Moody's ratings are determined by a committee process that
considers both quantitative and qualitative factors. Therefore,
the rating outcome may differ from the model output.

The rating action is a result of Moody's on-going surveillance of
commercial mortgage backed securities (CMBS) transactions. Moody's
monitors transactions on a monthly basis through two sets of
quantitative tools -- MOST(R) (Moody's Surveillance Trends) and
CMM (Commercial Mortgage Metrics) on Trepp -- and on a periodic
basis through a comprehensive review. Moody's prior full review is
summarized in a press release dated December 9, 2010. Please see
the ratings tab on the issuer / entity page on moodys.com for the
last rating action and the ratings history.

DEAL PERFORMANCE

As of the July17, 2011 distribution date, the transaction's
aggregate certificate balance has decreased by 3% to $3.06 billion
from $3.15 billion at securitization. The Certificates are
collateralized by 157 mortgage loans ranging in size from less
than 1% to 9% of the pool, with the top ten loans representing 54%
of the pool. One loan, representing 3% of the pool, has defeased
and is collateralized with U.S. Government securities.

Moody's was provided with full year 2009 and full year 2010
operating results for 97% and 95% of the performing pool,
respectively. Excluding specially serviced and troubled loans,
Moody's weighted average LTV is 110%, the same as at last review.
Moody's net cash flow reflects a weighted average haircut of 10%
to the most recently available net operating income. Moody's value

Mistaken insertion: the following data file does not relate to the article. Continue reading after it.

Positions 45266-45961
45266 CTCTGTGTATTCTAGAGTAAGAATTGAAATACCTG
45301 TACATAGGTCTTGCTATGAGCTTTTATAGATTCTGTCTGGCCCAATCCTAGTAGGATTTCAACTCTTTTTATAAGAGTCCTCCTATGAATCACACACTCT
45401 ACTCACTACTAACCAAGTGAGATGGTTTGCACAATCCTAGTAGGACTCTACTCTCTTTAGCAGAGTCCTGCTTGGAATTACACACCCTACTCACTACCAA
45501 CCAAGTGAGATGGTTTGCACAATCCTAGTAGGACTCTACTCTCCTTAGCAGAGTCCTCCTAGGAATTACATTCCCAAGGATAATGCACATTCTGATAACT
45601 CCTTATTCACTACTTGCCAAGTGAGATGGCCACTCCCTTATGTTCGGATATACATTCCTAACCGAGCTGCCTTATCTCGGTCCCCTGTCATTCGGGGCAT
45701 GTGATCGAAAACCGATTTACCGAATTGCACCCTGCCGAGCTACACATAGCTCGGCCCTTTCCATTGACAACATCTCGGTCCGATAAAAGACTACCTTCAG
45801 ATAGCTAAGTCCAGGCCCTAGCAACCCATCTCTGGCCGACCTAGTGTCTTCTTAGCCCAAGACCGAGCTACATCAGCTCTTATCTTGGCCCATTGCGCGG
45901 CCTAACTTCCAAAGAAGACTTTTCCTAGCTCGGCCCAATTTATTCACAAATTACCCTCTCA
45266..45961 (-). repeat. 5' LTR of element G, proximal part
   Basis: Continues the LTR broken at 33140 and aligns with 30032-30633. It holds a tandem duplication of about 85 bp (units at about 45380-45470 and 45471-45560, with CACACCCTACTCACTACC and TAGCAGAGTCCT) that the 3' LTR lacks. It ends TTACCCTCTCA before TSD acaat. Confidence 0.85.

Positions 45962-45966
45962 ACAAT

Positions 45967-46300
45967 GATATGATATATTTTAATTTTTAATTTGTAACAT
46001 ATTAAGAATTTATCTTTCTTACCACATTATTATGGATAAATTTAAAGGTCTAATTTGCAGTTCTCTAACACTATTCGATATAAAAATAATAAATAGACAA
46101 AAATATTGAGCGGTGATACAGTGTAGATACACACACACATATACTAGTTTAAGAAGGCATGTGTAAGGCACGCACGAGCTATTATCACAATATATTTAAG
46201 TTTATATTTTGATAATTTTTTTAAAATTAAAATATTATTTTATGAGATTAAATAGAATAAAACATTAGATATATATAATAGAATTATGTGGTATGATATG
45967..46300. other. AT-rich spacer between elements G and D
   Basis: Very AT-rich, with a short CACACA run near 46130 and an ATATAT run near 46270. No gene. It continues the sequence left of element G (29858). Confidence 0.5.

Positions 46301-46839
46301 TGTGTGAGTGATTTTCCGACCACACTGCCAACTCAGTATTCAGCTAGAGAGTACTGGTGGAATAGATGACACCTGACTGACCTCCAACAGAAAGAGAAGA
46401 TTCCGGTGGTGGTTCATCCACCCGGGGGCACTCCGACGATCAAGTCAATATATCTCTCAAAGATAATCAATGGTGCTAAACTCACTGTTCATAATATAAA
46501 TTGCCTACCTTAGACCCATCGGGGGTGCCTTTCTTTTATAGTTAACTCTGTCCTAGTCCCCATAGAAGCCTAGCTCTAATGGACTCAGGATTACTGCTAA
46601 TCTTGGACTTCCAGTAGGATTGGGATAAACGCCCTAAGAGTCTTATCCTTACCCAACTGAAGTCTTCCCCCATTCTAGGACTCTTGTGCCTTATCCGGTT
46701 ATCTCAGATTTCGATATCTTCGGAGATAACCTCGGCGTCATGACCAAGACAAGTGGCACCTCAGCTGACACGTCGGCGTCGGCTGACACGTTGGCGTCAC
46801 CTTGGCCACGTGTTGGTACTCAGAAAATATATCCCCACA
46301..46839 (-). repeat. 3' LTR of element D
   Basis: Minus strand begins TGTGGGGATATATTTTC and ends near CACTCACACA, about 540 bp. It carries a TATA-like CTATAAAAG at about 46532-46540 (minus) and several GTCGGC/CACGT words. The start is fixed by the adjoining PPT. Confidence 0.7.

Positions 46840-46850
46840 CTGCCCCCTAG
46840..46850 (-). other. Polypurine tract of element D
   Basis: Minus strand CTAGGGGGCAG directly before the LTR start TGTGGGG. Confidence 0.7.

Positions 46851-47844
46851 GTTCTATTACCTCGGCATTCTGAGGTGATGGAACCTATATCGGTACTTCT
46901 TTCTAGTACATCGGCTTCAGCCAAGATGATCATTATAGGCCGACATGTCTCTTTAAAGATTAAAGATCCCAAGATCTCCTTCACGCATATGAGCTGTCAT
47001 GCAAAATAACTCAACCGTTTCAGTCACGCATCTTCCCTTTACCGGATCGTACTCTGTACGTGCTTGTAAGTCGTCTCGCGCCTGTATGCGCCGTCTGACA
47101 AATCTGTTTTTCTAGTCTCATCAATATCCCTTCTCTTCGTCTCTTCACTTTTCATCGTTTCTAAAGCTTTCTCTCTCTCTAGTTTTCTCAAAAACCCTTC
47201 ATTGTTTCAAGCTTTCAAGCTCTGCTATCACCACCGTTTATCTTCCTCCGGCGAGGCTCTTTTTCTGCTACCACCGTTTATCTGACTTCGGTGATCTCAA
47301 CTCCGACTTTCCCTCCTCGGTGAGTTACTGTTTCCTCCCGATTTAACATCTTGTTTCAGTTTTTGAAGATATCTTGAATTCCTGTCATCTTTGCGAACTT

reflects a weighted average capitalization rate of 8.75%.

Excluding specially serviced and troubled loans, Moody's actual
and stressed DSCRs are 1.3X and 0.89X, essentially the same at
last review. Moody's actual DSCR is based on Moody's net cash flow
(NCF) and the loan's actual debt service. Moody's stressed DSCR is
based on Moody's NCF and a 9.25% stressed rate applied to the loan
balance.

Thirty-seven loans, representing 16% of the pool, are on the
master servicer's watchlist. The watchlist includes loans which
meet certain portfolio review guidelines established as part of
the CRE Finance Council (CREFC) monthly reporting package. As part
of Moody's ongoing monitoring of a transaction, Moody's reviews
the watchlist to assess which loans have material issues that
could impact performance.

The pool has experienced an aggregate realized loss of
$13.2 million, stemming from loan liquidations, loan modifications
and a non-recoverable trust expense. Three loans have been
liquidated from the pool, resulting in a $4.8 million aggregate
loss (a 78% loss severity on average). Currently, there are 18
loans in special servicing, representing 18% of the pool. The
largest specially serviced loan is the Solana Loan ($220.0 million
-- 7.2% of the pool), which represents a 61% pari passu interest
in a $360.0 million first mortgage loan. The loan is secured by a